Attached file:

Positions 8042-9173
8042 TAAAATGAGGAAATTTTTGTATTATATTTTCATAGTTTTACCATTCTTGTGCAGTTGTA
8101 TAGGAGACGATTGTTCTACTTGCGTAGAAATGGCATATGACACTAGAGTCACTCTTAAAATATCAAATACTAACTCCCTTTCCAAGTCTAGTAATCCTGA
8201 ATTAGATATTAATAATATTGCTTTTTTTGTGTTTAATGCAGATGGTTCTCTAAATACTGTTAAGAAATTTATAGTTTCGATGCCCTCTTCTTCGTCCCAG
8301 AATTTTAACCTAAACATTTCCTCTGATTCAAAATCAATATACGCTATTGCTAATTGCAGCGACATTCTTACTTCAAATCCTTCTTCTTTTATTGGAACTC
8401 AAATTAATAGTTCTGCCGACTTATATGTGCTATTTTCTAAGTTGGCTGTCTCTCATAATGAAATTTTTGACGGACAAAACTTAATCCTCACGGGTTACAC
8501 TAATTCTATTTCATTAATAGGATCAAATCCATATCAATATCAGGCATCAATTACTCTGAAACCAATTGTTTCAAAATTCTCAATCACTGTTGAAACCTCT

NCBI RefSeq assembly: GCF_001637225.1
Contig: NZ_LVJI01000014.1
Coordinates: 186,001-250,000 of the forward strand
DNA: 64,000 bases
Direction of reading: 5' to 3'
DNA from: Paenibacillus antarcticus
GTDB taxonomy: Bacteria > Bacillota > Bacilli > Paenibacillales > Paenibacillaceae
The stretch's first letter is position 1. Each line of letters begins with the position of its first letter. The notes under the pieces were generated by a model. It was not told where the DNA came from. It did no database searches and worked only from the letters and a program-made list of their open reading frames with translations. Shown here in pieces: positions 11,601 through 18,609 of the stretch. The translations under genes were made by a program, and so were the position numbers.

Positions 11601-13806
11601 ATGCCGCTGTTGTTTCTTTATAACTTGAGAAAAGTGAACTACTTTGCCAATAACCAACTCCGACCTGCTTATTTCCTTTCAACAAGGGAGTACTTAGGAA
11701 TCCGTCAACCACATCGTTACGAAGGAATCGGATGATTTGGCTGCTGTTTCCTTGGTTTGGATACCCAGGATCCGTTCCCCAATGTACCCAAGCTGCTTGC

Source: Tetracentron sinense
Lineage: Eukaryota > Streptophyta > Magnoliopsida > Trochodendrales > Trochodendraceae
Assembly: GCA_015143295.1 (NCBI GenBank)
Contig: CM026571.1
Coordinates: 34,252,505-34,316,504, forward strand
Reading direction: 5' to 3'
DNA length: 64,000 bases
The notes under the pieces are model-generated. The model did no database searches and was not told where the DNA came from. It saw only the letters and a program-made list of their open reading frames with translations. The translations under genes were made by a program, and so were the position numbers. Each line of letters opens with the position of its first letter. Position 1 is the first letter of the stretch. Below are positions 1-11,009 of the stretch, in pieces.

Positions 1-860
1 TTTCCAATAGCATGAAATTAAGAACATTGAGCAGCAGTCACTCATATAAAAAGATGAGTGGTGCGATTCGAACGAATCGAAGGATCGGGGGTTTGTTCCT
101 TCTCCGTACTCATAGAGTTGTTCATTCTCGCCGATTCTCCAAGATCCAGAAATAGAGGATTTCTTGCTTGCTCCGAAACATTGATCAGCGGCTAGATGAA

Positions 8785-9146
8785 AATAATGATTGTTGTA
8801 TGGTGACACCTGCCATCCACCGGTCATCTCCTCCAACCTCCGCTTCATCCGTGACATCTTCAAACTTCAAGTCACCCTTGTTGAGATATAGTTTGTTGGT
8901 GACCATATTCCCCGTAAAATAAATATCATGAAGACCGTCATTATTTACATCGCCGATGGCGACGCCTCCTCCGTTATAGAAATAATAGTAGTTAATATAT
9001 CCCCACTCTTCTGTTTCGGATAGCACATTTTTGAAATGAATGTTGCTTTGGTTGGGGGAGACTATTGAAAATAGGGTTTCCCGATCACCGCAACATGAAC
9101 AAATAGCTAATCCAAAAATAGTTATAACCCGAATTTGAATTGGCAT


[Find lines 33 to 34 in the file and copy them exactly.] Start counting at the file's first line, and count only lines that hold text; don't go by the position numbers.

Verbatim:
8901 GACCATATTCCCCGTAAAATAAATATCATGAAGACCGTCATTATTTACATCGCCGATGGCGACGCCTCCTCCGTTATAGAAATAATAGTAGTTAATATAT
9001 CCCCACTCTTCTGTTTCGGATAGCACATTTTTGAAATGAATGTTGCTTTGGTTGGGGGAGACTATTGAAAATAGGGTTTCCCGATCACCGCAACATGAAC